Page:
One big reason for the noticeable success of the men’s tennis team is Daniel Vallverdu, a freshman who came to Miami all the way from Valencia, Venezuela.
Vallverdu has emerged as a promising young talent with a great deal of upside. Before arriving to campus, Vallverdu played a year of professional tennis and competed for Team Venezuela in the Davis Cup.
Vallverdu said he loved playing professionally but wanted to try a different level.
“I needed a change in my life, so I decided to come to school, temporarily leaving my professional career behind,” he said. “This move was great, as I was able to continue playing tennis while studying.”
The Venezuelan native joined the University of Miami this year despite being heavily recruited by a number of top universities, including the Georgia Bulldogs, currently the No. 1 team in the nation.
“The other schools were never really in the equation,” Vallverdu said. “Miami was where I wanted to go.”
Thus, a single phone call from Head Coach Mario Rincon and a visit to the campus were enough to seal the deal and have Vallverdu dawn the orange and green.
Since Vallverdu became a Hurricane, he has done nothing but impress his coaches and teammates with his poised play, competitive nature and winning attitude. Despite battling back problems and various illnesses earlier this year, which caused him to retire from two matches, Vallverdu came roaring out of the gate. He posted a 13-5 record in singles play, including a couple of dominating wins over nationally ranked opponents.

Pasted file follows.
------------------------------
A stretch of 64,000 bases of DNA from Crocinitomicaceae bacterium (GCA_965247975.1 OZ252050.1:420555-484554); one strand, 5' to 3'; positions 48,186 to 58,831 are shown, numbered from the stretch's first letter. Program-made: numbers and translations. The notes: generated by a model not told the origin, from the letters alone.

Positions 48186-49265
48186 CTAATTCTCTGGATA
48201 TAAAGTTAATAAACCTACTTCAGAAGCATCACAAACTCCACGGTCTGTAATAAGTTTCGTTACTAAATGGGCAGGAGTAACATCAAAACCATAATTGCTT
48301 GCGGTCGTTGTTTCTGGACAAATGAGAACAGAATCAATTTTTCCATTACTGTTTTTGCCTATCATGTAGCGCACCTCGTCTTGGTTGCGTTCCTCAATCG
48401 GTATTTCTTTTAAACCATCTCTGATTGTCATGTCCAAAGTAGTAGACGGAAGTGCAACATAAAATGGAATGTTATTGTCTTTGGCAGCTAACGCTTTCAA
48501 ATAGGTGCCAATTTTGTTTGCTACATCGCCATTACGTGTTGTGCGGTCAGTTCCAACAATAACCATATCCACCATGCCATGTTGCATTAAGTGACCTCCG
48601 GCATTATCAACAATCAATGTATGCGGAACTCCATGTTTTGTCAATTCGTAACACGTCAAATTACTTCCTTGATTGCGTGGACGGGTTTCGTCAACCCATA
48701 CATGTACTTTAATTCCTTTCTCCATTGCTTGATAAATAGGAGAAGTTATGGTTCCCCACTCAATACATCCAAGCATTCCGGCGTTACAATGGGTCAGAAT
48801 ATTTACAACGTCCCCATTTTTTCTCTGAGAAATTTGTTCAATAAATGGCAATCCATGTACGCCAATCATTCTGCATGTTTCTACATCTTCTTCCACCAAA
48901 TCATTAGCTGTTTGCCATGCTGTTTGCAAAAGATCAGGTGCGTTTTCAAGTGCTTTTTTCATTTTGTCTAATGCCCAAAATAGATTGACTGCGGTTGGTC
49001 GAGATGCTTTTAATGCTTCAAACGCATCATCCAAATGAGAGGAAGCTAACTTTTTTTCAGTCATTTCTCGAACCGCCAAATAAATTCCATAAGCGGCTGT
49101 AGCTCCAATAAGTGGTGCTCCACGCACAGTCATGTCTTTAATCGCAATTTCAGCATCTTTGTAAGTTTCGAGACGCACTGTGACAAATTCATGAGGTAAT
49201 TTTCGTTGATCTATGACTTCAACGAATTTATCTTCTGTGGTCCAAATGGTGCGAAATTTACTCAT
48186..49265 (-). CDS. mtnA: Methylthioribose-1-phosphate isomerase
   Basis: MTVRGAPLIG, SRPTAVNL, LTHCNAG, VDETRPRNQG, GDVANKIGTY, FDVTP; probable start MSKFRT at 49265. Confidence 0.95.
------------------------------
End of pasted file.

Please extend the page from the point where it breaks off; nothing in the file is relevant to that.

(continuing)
This dominating nature has carried over on the doubles court, as Vallverdu has been paired with Luigi D’Agord, who is the No. 5 men’s singles player in the nation. The two are the No. 30 doubles team, posting some wins against ranked opponents.
Vallverdu’s match performances are closely linked to his rigorous practice routines, which include three-and-a-half hour daily practices and hitting the weight room two or three times a week.
“Hard work pays off, in sports and in life,” he said. “Thus, the harder I work before games, the better I will perform during it.”
Vallverdu attributes his success this year to his mental toughness.
“My greatest strength is my head,” he said. “I play smart while on the court, which allows me to control what I am doing.”
Vallverdu said he plans on returning to professional play upon graduating from UM. Until then, he said he wants to establish himself among the college elites and help the Hurricanes win a national championship.
Pravin Patel can be contacted at email@example.com.